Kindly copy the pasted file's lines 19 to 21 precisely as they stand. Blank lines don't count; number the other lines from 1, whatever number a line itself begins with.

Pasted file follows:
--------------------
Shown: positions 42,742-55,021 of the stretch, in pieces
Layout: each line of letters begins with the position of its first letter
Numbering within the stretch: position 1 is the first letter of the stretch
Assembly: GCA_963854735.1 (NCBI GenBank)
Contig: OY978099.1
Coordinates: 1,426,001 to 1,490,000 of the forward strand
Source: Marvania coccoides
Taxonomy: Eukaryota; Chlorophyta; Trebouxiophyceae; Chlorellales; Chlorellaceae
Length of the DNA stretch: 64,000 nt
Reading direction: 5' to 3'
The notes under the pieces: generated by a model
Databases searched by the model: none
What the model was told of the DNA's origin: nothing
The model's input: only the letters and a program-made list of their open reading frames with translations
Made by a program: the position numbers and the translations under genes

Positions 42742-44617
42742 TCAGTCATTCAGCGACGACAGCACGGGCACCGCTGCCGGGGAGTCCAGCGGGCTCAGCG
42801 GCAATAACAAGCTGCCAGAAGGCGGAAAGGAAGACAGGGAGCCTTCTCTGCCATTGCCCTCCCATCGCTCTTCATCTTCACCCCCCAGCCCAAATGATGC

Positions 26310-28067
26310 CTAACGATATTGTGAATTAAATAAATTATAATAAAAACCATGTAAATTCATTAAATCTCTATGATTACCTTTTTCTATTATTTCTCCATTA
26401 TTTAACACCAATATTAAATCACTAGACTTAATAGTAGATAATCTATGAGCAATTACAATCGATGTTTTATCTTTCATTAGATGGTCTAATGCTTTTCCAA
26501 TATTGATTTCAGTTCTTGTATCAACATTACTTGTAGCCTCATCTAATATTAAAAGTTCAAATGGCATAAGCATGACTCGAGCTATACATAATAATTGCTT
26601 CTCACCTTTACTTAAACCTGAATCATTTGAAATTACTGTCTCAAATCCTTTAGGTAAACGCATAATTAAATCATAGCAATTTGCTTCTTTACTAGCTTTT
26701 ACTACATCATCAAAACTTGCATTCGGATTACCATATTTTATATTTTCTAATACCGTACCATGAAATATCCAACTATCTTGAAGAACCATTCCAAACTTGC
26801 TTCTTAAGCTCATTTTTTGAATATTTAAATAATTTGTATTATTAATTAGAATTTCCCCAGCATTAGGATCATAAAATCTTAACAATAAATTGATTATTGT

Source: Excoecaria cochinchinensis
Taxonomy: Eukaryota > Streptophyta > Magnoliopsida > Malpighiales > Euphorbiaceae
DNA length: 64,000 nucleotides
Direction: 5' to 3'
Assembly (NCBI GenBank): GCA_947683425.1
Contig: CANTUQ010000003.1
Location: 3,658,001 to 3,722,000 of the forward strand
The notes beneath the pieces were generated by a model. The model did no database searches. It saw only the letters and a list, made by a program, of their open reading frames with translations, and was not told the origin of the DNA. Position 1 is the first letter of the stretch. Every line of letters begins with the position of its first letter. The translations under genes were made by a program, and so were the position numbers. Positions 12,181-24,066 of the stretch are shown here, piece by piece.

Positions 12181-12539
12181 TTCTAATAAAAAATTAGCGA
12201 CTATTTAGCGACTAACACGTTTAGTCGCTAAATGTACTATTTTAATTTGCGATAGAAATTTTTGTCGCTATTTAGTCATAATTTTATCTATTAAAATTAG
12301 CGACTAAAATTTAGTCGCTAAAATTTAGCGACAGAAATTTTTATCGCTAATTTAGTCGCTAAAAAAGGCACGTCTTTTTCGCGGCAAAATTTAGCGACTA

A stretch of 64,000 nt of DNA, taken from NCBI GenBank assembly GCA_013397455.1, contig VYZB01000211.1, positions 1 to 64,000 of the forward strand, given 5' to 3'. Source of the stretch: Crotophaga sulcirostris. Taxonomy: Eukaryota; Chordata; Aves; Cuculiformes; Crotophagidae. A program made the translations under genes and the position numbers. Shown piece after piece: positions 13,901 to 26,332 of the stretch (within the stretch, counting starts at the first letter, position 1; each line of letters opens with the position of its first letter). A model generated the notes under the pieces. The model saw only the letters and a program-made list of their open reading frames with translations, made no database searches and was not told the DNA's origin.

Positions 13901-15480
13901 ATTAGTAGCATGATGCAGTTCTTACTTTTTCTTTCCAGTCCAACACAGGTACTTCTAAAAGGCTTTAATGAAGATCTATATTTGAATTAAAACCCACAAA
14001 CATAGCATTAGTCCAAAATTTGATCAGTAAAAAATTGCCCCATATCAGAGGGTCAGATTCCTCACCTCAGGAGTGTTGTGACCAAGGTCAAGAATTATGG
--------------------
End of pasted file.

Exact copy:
Positions 26310-28067
26310 CTAACGATATTGTGAATTAAATAAATTATAATAAAAACCATGTAAATTCATTAAATCTCTATGATTACCTTTTTCTATTATTTCTCCATTA
26401 TTTAACACCAATATTAAATCACTAGACTTAATAGTAGATAATCTATGAGCAATTACAATCGATGTTTTATCTTTCATTAGATGGTCTAATGCTTTTCCAA